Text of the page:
Boston's Biggest Development Projects of 2017 Have Connectivity in Common
Boston is having its moment as a mecca for live-work-play.
The city’s emphasis on mixed-use development and improved transportation infrastructure has drawn the attention of Amazon as a contender for its HQ2. Meanwhile, in Cambridge, MIT is looking to turn the 14-acre Volpe Center into a hub of housing, office and lab space.
Following the incorporation of a broadband readiness questionnaire into the Article 80 Design Review process, a focus on digital connectivity has prompted Boston’s real estate community to plan for future-proof connectivity infrastructure during the development process. Developed by the Boston Planning and Development Agency, the Department of Innovation and Technology and WiredScore, Article 80’s Broadband Readiness questionnaire is designed to create a built environment that is responsive to new and emerging connectivity technologies.
The effects of the new Article 80 questionnaire are having an impact on the development of commercial real estate.
As office tenants' digital needs become increasingly sophisticated, businesses are beginning to demand spaces that provide reliable internet access. Boston’s leading CRE owners and developers are paying more attention to connectivity flaws in their properties and have turned to WiredScore to provide benchmarking standards for assessing broadband strength. The Greater Boston Area now boasts over 100 Wired Certified properties owned by over 20 CRE leaders.
A concentration of Wired Certified buildings in the city may aid in attracting new businesses to the region. When Amazon released its HQ2 request for proposals this past September, it listed access to a large metropolitan population and optimal fiber connectivity as requirements for selection. The e-commerce giant is also looking to locate to a business-friendly environment near mass transit and international airports.
According to “The Value of Connectivity,” a new survey of leasing decision-makers, companies are willing to pay more per square foot, sign leases faster and opt into longer leases in office buildings that have superior connectivity. Of the decision-makers surveyed, 91% said that a lack of reliable internet connection would affect their rental decision.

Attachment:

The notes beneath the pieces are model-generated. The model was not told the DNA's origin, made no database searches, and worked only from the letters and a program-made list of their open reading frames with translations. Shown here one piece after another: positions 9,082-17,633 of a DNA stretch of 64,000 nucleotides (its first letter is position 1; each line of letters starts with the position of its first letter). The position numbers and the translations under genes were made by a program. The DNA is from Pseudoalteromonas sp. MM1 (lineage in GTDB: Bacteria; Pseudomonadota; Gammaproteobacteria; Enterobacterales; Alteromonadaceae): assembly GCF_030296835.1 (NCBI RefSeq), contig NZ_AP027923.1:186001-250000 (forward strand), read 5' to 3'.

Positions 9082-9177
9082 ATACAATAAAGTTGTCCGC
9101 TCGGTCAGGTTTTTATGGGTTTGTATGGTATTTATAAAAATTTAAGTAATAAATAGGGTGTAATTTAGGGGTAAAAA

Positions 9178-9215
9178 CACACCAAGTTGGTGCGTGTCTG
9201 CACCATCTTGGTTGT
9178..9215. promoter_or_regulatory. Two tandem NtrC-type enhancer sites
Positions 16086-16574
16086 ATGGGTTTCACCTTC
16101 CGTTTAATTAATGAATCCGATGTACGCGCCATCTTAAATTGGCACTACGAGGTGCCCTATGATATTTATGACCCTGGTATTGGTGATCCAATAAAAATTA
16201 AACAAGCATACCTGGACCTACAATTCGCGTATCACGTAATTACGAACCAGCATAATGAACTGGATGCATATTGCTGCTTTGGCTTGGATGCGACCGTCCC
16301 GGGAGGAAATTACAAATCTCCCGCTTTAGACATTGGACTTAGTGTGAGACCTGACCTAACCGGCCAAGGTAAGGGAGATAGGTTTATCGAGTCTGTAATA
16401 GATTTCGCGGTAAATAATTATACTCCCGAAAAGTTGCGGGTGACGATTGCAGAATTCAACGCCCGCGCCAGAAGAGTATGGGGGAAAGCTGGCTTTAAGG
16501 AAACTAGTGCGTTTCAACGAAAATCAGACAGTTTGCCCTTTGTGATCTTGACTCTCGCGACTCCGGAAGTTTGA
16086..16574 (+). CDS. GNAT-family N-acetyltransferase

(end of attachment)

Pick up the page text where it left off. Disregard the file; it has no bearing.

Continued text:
Wired Certification, the international standard for assessing digital infrastructure in office buildings, has emerged as another key factor influencing rental decisions: 79% of respondents would be more interested in a building or prefer leasing in a Wired Certified building and 67% would limit their office search to Wired Certified buildings.
While Boston lacks a contiguous land parcel that meets Amazon’s over 8M SF size requirement, improving digital connectivity could make up for that deficiency in the race for Amazon's HQ2. Other major projects in Boston, like the Seaport mega-site and the South Station redevelopment, have taken broadband infrastructure into consideration as a way to attract 21st-century companies.
Across the Charles River, Cambridge is getting taller, despite a reluctance among residents and city officials to allow increased building heights. The Volpe Center redevelopment is one project that could break past Cambridge’s 250-foot height limit with its mix of residential and commercial buildings.
In addition to the proposed transit hub acting as the centerpiece of the development, the project will likely look to incorporate reliable digital infrastructure.
Cambridge is a hub for the tech and life science markets, two of the tightest office sectors in the country. The lab vacancy rate in the Kendall area was 0.1% in Q2. These office tenants, in particular, depend on internet access to grow their business, conduct research and continue to churn out innovative products.
Across the Boston construction boom, developers and owners can turn to Wired Certification as the standard tenants look for when finding an office that suits their connectivity needs. In Boston, it is a benchmark that is now baked into the process.
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